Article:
Your browser is no longer supported

For the best possible experience using our website we recommend you upgrade to a newer version or another browser.

Your browser appears to have cookies disabled. For the best experience of this website, please enable cookies in your browser

We'll assume we have your consent to use cookies, for example so you won't need to log in each time you visit our site.
Learn more

Blowing their own trumpet

Resurfacing - Hilti's trumpet-shaped concrete connectors are changing the way roads are resurfaced in Europe. Ruby Kitching finds out how the technology works.

The most crucial aspect of relaying a concrete road surface is to ensure that the new and old layers act compositely. Otherwise, as heavy lorries apply large braking forces, the two layers can slide over each other.

The traditional method of concrete resurfacing involves removing the top 100mm of concrete pavement surface using high pressure water jets, drilling holes into the concrete and installing bent hooks of steel reinforcement. The hooks are set in place using a mortar system, which takes about a day to set. Bars of reinforcement are connected to the hooks to create another layer of reinforcement.

Concrete is then poured up to the original slab level, thus increasing the strength of the road surface.

However, things are often not straight forward on site, says Hilti applications engineer Camiel de Smet.

'Often the hooks don't set in the right position to receive the extra reinforcement layer, ' he says.

Since the concrete surface is uneven and the hooks are drilled down to the same depth, they are also often set at the wrong height. This means that some hooks end up being redundant and new ones have to be installed, adding to the time spent on site.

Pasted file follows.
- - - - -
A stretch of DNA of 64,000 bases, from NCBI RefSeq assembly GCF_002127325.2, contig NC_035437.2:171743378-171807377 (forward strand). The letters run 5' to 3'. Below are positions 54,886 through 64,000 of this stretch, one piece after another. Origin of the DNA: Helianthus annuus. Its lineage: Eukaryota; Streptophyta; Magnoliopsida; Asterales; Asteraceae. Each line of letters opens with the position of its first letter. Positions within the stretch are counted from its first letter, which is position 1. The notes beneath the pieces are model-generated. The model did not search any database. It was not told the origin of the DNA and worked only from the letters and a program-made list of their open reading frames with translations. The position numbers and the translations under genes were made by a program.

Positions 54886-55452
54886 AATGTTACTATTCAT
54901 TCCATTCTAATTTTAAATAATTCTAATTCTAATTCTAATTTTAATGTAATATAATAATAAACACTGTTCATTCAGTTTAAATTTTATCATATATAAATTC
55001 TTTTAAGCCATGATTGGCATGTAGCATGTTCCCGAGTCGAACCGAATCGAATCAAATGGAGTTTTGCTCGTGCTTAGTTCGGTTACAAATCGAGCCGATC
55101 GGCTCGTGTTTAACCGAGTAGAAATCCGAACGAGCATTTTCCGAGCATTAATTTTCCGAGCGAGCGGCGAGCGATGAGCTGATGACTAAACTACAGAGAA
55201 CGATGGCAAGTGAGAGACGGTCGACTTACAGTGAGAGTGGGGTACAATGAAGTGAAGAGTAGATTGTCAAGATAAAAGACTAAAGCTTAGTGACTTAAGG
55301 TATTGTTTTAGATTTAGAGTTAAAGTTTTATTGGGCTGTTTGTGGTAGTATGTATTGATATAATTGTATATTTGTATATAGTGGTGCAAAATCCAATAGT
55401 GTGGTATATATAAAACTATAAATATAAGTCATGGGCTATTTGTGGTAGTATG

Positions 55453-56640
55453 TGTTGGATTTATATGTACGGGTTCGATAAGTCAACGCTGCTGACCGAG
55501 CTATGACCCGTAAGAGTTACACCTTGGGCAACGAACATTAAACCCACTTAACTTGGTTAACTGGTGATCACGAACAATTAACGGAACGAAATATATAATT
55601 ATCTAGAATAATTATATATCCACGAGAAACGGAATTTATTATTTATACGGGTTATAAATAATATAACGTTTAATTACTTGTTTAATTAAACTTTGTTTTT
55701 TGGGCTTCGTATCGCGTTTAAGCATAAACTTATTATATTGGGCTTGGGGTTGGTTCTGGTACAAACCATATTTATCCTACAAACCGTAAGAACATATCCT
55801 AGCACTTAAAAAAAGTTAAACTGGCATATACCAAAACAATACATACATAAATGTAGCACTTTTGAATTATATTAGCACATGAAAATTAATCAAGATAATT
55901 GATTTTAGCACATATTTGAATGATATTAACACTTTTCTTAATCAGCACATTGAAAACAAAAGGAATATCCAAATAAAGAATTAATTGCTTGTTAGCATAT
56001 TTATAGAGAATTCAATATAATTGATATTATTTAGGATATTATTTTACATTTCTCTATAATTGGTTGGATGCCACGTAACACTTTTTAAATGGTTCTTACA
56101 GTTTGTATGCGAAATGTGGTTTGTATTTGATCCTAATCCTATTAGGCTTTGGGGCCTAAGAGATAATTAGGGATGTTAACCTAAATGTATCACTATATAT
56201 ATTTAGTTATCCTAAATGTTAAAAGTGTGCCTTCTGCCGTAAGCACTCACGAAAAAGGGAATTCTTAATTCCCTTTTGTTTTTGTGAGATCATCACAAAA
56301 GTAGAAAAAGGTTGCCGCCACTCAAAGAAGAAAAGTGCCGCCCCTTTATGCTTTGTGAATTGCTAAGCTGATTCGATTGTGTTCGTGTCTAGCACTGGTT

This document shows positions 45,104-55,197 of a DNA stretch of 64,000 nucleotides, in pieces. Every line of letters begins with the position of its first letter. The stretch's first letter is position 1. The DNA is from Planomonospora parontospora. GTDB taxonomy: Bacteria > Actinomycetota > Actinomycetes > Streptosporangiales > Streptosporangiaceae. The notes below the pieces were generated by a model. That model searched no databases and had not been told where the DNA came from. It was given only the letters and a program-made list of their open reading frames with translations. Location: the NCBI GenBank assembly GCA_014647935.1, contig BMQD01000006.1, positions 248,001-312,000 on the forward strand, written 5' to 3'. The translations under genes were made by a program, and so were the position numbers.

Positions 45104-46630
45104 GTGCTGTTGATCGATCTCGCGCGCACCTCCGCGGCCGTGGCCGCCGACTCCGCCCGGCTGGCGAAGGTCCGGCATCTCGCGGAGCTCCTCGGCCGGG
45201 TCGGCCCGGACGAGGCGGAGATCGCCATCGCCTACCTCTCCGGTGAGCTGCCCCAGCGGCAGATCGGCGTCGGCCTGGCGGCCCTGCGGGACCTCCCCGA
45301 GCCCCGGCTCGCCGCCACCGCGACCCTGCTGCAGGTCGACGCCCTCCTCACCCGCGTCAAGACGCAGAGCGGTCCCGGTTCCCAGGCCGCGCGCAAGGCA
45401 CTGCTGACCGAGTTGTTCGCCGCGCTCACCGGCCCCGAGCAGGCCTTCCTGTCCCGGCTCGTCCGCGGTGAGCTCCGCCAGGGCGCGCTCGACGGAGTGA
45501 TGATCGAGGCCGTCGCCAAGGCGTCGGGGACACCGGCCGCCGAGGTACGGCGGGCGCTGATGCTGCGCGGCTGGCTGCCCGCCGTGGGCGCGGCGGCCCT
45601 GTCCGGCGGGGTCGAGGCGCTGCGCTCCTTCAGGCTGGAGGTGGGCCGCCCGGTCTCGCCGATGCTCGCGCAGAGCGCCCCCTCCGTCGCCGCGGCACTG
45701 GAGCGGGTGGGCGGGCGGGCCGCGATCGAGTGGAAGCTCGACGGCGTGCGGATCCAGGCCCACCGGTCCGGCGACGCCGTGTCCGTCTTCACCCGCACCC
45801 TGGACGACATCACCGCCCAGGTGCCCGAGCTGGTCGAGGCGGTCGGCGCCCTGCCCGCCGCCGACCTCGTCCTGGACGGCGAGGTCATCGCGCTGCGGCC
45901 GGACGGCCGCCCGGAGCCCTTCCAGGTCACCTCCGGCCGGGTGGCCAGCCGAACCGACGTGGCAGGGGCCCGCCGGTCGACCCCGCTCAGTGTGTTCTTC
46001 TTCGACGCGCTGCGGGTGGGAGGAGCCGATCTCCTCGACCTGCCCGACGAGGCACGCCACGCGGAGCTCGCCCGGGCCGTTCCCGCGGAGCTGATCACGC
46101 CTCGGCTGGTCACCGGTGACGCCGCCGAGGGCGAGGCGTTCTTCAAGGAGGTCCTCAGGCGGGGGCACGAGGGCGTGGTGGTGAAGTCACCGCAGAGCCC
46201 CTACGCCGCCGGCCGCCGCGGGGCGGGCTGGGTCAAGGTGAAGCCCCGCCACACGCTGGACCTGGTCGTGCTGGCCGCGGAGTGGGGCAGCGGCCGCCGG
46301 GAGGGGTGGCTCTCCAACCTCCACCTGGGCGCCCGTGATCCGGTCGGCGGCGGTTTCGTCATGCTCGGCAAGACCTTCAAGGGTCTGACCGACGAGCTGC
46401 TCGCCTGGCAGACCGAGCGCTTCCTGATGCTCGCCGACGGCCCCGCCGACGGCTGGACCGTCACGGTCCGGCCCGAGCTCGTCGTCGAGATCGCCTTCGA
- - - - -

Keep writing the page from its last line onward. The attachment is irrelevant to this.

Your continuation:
Hilti has produced a new steel shear connector - the snappily titled HCC-B known more commonly as the Hilti trumpet - to combat some of the shortcomings of the previous steel hook system.

Hilti's system has been used on numerous projects in Europe and is currently being installed on roads in Switzerland. But has yet to make its debut in the UK, despite being launched here earlier this year.

The 180mm long trumpets are so-called because they consist of a steel pin with a funnel shaped head.

The bottom section of the pin is proled to allow it to be screwed into the concrete, while the upper-ribbed section enables the height to be adjusted as easily. They are usually spaced at 700mm centres and every step of the installation has been carefully considered.

Take the way the mortar system is applied. De Smet noticed that when shear connectors were previously set, air gaps in the mortar could reduce the efciency of the bond between the concrete and steel.

So on the Hilti trumpets, mortar is injected down the funnel to the bottom of the pin where it spurts out through a hole and rises up to the surface of the hole.

'This avoids air gaps and creates a better bond, ' says de Smet.

The prole of the trumpet also allows reinforcement to either sit on the connector or be threaded through a hole at the top of the funnel. The system is more expensive, but de Smet argues the benets outweigh the cost.

'You can save up to 30% in labour costs by using the trumpets over rebar. But the big difference is the clear benet in increased quality, ' says De Smet.

'Ultimately you end up with as close as you can to monolithic concrete using a system you can rely on to be installed on time.'

Have your say

You must sign in to make a comment

Please remember that the submission of any material is governed by our Terms and Conditions and by submitting material you confirm your agreement to these Terms and Conditions. Please note comments made online may also be published in the print edition of New Civil Engineer. Links may be included in your comments but HTML is not permitted.